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Once Saved, Always Saved?

Once Saved, Always Saved?


Is it technically correct to use the phrase, "Once saved, always saved?" The answer could be "YES." Does this mean the Calvinist doctrine of Perseverance of the Saints is a correct doctrine? The answer to that question is absolutely "NO." Here you will begin to see how deceptive the words of false prophets can be. This ploy is one of the most deceptive phrases in Christendom. This does not mean the Calvinist pastor realizes this. It simply means it is a trick of the devil he may have been deceived by.

If correctly understood, this saying is technically quite true as the words themselves stand. However, Calvinists intend to convey something more than the words say. Calvinists accompany this saying by asserting that one cannot "lose" his salvation. The deception here is in the word "lose." This type of language creates a logical fallacy which is not readily apparent. Calvinists will speak of salvation as a possessed condition one "has" when salvation is actually an event, and the resulting effect of an event, one has already experienced. As such, it is a deception to portray salvation as a condition one possesses or loses as one possesses or loses a dollar bill. Rather, salvation is a deliverance event one experiences. One does not "lose" or "have" Christmas day; one experiences the event of Christmas day. Salvation is an event in time.

Calvinists will often argue that a man who has fallen away was "never really saved" because to them a saved man is a man who is saved. He will protest that one cannot "lose" his salvation; he cannot be unsaved. This is absolutely true in its strictest sense because one cannot "lose" a past event. But the Calvinist is implicitly having you think of salvation as a possessed "condition." It is ambiguous language but a language which deceives because the hearer does not stop to think to himself that it is ambiguous to say one can lose his salvation because it is an event and not a possessed condition in the first place. Rather, he is led to think that one cannot lose a condition which one actually possesses. Thus, he is deceived by the words. This Calvinist phrase is a logical fallacy because it is based on a false presumption and such logical fallacies are often contrived to deceive.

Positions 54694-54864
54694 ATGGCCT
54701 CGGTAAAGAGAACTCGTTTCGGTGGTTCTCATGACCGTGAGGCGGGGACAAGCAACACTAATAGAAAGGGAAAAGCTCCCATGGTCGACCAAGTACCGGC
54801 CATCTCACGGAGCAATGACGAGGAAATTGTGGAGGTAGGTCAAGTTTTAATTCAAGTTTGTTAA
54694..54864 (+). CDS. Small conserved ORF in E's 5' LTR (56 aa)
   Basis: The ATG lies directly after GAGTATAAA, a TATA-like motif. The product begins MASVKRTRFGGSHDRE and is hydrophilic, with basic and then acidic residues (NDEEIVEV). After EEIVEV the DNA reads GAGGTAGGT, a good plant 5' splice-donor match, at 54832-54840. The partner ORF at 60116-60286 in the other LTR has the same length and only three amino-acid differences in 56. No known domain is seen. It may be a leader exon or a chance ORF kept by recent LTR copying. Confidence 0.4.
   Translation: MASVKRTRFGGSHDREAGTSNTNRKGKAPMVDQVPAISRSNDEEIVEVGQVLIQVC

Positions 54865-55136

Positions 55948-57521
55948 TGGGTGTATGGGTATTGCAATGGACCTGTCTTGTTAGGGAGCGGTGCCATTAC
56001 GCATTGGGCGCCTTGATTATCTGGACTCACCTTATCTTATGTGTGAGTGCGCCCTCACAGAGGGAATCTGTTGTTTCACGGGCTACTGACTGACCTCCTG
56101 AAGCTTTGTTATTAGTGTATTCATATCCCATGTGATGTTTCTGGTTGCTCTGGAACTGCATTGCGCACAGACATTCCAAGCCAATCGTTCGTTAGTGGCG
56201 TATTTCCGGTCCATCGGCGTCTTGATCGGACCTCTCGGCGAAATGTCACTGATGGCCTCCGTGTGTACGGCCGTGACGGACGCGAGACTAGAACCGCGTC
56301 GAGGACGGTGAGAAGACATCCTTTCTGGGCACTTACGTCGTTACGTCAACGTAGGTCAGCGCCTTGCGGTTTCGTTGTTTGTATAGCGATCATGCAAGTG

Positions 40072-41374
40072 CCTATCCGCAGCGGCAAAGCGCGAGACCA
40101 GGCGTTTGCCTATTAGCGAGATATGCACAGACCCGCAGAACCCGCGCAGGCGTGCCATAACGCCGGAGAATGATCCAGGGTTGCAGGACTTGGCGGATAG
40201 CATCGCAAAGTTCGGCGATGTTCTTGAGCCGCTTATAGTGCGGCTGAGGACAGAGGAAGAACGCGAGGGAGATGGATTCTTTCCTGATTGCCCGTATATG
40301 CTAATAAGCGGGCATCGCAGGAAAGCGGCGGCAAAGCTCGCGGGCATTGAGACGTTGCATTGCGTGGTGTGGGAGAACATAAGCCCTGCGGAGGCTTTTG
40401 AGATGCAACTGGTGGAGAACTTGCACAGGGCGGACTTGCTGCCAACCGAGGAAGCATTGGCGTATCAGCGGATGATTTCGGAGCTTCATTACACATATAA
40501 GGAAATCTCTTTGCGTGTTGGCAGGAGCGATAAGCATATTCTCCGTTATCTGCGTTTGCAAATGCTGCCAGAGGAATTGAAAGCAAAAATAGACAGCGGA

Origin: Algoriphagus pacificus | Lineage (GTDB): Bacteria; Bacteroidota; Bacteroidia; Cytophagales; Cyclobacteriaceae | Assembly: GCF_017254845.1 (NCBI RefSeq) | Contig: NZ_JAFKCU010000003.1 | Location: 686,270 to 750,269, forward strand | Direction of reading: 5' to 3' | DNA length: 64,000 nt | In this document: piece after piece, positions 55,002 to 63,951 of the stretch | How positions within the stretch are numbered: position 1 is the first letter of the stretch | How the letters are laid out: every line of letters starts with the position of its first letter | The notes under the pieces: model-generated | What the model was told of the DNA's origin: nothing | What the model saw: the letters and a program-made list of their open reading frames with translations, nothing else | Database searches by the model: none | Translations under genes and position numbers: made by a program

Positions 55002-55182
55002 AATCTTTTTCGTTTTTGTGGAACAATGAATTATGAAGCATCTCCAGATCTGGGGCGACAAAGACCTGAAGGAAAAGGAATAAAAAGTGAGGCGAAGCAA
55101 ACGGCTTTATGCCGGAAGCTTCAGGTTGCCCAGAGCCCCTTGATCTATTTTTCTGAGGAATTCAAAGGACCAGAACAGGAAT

Think about it? Can you "lose" the event of your 8th birthday? Of course not. Such a proposition is an absurdity because a past event is not a losable thing. One cannot "lose" his 8th birthday. It is past and finished and one cannot lose a past event. But if you were led to believe that your 8th birthday was a possessed condition which you carry around with you, then you might be tricked into thinking it is something which is losable. When a Calvinist says one cannot "lose" his salvation, the deception of this ploy is in the word "lose." The man who has fallen away was indeed saved from his old way of life as an event which is something he cannot "lose" because this salvation was not something he carried around with him but a past event which he had experienced! However, this man can also fall short of salvation on the last day because he has fallen away from the condition of grace having been saved from his old way of life. Asking someone if they can lose their salvation is like asking someone if a ball can lose its squareness. It is an absurdity. Of course a ball cannot lose its squareness because it has no squareness to lose. See the trick here? I just said a ball cannot lose its squareness. Thus you might conclude that a ball will never ever lose its squareness. It is word trickery. A ball does not have squareness in the first place. The whole deal is based upon a false premise.

Now we come to the second half of the deception. When the Calvinist says "once saved always saved," he is referring to his past new birth conversion event where he perceives he obtained salvation as a condition which he possesses. Now having created this fallacious concept of salvation, he also conveniently forgets there is another salvation event yet to come from which he is not yet saved. "He who stands firm to the end will be saved" (Matthew 24:13; future tense). Christians who have been once saved from their old way of life (Eph 2:8) can indeed fall short of the salvation event which comes on the last day (Mt 24:13) if they do not stand firm in their condition of grace. Salvation is an event in time where the condition Christians are in is grace. The Calvinist would have you confuse the condition of grace with the event of salvation. The real phrase he should be employing if he does not believe a born again person can fall short of salvation on the last day is, "Once in grace always in grace." But he doesn't. He confuses the concepts of grace and salvation.